Architectural design and the problem of practice-based research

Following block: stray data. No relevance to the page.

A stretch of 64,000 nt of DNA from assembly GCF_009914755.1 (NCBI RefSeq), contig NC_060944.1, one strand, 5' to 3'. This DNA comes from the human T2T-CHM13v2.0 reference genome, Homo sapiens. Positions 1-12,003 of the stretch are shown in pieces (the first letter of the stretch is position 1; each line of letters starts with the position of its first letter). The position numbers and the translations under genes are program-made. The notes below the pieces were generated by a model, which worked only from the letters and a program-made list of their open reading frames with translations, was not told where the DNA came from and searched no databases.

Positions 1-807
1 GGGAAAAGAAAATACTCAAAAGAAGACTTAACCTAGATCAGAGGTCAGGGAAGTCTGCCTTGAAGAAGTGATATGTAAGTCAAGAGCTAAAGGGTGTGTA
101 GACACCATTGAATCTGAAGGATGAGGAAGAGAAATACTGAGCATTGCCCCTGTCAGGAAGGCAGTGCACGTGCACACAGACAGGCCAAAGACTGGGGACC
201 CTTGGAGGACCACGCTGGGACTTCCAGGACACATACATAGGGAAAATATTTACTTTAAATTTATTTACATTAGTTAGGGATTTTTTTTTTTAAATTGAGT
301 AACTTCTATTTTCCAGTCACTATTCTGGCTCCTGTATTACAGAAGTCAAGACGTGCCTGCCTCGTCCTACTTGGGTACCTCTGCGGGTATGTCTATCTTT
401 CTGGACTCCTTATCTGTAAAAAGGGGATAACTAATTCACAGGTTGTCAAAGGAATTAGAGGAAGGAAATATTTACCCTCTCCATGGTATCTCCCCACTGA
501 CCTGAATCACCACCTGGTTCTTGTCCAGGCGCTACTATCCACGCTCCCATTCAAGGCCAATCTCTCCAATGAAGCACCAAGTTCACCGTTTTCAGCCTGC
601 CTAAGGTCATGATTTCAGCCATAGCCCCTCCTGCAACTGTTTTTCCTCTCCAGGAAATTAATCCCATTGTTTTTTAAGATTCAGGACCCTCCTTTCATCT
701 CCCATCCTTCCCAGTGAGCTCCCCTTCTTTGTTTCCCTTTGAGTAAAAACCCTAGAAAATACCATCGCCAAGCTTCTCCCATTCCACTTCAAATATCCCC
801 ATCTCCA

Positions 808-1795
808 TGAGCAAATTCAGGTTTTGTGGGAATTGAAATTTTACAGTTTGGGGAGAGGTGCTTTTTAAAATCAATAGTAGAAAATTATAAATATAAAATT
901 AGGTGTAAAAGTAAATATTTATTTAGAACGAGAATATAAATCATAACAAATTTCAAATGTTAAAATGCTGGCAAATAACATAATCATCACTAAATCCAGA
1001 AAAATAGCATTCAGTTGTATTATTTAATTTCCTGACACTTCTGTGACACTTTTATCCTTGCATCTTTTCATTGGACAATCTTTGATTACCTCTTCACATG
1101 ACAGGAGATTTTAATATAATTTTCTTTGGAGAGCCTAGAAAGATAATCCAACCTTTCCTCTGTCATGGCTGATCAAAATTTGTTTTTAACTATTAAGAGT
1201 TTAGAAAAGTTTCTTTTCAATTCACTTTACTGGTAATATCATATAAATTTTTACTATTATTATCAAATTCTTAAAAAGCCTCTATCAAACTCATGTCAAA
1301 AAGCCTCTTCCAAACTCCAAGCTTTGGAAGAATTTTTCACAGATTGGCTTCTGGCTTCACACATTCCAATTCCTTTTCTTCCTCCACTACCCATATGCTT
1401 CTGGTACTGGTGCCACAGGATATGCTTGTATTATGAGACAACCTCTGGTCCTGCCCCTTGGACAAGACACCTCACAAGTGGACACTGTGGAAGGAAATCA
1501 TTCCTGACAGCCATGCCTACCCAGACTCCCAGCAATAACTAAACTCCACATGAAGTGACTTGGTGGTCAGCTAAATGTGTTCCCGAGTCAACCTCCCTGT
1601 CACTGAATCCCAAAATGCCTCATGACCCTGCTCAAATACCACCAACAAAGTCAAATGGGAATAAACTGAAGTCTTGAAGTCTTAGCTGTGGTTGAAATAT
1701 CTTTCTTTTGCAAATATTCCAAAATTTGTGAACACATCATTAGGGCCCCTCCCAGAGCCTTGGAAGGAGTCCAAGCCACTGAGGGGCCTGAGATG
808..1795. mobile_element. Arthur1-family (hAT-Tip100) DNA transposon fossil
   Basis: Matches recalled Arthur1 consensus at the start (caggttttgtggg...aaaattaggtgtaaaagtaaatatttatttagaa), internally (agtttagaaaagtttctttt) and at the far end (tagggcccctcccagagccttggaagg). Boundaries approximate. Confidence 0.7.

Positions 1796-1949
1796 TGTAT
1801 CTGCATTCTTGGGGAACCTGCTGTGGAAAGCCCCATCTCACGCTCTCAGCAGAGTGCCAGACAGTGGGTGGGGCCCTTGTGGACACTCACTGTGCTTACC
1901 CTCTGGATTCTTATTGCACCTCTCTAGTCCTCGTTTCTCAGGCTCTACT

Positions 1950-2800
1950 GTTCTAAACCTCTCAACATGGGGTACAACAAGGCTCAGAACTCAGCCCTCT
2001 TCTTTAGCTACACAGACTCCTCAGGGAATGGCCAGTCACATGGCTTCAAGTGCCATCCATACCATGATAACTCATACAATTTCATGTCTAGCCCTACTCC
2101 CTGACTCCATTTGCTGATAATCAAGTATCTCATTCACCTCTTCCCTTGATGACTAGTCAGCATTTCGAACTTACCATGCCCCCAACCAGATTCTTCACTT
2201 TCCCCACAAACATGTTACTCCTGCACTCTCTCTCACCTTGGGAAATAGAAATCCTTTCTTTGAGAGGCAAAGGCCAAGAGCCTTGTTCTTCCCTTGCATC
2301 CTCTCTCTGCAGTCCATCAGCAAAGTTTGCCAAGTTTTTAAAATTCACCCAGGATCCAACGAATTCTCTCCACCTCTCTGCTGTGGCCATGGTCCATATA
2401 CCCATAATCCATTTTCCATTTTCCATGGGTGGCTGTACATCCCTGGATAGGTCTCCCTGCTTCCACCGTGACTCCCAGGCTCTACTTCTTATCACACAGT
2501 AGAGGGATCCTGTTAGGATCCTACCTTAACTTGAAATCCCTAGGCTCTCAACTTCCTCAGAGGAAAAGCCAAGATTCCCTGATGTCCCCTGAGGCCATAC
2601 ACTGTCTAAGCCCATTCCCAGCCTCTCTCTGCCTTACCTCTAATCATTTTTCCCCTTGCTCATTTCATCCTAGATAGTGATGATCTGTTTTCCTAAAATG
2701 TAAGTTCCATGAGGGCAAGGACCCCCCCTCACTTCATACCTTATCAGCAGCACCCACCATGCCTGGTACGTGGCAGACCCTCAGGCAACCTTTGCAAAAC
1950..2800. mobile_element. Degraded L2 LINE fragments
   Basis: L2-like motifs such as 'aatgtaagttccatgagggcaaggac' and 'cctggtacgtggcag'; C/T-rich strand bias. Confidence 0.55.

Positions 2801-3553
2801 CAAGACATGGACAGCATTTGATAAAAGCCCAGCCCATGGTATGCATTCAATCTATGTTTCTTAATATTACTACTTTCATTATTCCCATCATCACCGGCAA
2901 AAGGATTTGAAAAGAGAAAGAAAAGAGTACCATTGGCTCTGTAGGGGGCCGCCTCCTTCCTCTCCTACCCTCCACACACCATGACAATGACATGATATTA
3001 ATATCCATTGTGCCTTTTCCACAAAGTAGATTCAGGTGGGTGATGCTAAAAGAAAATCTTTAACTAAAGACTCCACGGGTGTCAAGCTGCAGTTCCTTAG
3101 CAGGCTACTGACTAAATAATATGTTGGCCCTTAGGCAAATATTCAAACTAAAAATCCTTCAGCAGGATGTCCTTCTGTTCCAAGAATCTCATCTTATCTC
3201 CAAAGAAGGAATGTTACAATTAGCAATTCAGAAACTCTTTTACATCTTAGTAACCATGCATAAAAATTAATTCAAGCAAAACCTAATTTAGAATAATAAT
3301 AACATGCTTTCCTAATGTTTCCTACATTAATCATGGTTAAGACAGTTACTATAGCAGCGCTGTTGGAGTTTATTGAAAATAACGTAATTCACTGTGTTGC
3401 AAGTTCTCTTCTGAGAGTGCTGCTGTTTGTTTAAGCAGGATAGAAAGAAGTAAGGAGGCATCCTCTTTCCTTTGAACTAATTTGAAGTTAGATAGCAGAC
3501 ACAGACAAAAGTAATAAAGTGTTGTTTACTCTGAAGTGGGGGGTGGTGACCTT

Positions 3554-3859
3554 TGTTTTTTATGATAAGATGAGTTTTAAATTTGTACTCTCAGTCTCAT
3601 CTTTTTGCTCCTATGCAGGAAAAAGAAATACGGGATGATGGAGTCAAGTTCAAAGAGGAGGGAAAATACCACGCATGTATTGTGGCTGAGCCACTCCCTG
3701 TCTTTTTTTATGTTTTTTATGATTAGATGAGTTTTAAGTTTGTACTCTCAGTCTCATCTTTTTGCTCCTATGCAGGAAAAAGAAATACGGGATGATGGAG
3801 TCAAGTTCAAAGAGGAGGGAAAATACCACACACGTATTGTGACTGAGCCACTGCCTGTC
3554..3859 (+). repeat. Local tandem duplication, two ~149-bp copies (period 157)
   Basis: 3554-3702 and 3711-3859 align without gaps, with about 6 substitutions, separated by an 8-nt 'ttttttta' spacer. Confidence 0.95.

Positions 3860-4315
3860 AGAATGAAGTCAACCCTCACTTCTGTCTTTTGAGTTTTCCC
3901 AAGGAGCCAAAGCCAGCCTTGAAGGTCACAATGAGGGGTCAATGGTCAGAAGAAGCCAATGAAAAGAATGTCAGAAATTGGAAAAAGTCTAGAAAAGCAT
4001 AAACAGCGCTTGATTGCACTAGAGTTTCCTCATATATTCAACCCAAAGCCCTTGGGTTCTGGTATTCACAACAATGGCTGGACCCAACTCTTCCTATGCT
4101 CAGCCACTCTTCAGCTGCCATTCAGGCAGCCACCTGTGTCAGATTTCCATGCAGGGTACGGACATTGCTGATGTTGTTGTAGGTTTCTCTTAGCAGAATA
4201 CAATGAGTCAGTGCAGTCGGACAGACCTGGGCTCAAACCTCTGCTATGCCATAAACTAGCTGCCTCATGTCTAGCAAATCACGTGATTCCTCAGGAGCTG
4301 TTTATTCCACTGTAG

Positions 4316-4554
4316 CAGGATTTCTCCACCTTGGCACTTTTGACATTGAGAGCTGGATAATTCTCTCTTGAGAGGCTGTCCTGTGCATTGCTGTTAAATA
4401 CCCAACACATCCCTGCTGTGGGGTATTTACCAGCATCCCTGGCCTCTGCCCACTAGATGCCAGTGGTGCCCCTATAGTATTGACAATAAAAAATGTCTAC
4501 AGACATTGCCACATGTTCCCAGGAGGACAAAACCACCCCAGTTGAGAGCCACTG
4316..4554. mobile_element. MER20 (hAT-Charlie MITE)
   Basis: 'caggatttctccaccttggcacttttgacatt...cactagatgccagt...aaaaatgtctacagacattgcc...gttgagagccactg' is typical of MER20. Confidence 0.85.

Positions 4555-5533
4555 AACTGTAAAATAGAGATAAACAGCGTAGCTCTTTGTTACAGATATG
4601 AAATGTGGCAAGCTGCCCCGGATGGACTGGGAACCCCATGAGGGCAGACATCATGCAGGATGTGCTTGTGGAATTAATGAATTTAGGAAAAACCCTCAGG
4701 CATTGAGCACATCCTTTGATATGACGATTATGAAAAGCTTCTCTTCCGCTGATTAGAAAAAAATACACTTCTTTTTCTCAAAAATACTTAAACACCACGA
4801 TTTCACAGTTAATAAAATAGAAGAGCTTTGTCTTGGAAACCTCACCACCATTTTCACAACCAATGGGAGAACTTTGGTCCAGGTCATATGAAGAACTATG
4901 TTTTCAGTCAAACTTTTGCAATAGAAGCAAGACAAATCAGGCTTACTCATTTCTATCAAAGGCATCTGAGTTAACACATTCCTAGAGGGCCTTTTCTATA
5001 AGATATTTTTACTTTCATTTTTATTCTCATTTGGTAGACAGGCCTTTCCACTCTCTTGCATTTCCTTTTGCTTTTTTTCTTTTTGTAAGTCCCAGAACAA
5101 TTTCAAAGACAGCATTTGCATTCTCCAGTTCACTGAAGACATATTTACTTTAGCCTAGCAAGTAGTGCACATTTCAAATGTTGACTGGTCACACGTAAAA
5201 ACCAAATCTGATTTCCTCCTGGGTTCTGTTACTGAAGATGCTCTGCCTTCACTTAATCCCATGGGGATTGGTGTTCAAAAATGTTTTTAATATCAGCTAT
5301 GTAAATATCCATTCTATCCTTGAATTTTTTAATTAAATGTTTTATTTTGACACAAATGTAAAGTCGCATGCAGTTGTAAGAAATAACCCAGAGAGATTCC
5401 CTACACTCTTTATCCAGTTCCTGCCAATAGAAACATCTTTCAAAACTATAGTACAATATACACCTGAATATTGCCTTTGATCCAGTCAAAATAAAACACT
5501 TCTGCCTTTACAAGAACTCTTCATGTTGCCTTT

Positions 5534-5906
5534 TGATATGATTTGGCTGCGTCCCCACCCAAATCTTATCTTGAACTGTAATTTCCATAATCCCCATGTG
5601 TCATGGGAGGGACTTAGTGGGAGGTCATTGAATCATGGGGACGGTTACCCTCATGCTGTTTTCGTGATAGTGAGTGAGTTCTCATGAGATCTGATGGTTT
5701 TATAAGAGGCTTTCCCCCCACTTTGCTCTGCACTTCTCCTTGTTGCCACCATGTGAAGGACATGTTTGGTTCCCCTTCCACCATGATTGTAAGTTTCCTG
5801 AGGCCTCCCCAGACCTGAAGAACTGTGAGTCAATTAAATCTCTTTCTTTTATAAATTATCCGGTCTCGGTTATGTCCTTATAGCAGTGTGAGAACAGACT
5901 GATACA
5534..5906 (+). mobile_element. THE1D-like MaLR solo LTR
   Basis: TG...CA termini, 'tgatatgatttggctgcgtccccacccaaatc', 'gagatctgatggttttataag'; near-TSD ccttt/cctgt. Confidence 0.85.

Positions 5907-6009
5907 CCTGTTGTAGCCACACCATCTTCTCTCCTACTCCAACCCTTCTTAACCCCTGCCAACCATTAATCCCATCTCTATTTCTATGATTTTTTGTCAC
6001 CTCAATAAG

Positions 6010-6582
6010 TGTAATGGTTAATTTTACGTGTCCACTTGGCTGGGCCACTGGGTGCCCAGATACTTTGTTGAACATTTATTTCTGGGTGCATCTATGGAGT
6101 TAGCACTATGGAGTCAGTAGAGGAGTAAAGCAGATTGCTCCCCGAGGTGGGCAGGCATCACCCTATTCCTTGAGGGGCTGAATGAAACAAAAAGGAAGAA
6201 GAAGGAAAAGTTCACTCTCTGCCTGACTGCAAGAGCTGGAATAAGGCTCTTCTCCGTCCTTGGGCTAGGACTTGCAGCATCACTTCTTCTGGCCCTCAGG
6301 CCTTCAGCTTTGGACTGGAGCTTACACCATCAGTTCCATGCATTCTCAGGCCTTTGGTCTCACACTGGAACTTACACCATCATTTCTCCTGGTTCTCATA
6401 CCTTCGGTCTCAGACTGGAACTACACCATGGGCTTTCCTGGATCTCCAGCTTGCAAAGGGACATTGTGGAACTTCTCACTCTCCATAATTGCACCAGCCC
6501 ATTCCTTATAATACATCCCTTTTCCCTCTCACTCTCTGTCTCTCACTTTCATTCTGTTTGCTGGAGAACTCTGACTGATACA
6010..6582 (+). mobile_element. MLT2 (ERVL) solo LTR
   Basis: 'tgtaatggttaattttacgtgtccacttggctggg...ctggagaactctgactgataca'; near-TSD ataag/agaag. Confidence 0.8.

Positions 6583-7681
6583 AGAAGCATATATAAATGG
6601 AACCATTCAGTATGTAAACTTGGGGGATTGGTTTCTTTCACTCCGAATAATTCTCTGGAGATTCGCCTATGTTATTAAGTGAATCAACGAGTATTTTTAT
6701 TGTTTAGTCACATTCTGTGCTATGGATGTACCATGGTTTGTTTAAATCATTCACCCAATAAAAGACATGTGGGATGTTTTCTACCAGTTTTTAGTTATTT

This article considers the existence of a sub-group of academic research that is particular to areas of design practice: practice-based research [PbR]. This sub-group is widely recognized in Europe but is less well recognized elsewhere. PbR has raised a number of discussions about the best way of approaching the outcomes that are considered, within the dominant models of academic research, to be non-traditional. One question that is debated asks whether academic research in areas of design practice is in some way different from the existent models of academic research. This is a matter of the understanding that a community has about traditional research criteria in terms of their potential for satisfying the needs that are expressed in the areas of design practice. It is also a matter of the nature of design practice and the particular concepts that are adopted in these areas. The context in which PbR finds grounds for these discussions is one in which the needs and requirements of the academy are pervasive. The article therefore presents the concepts of academic research and design practice in order to introduce the problem that PbR represents. This problem is discussed in terms of contextual understandings that are specific to different nations and academic communities.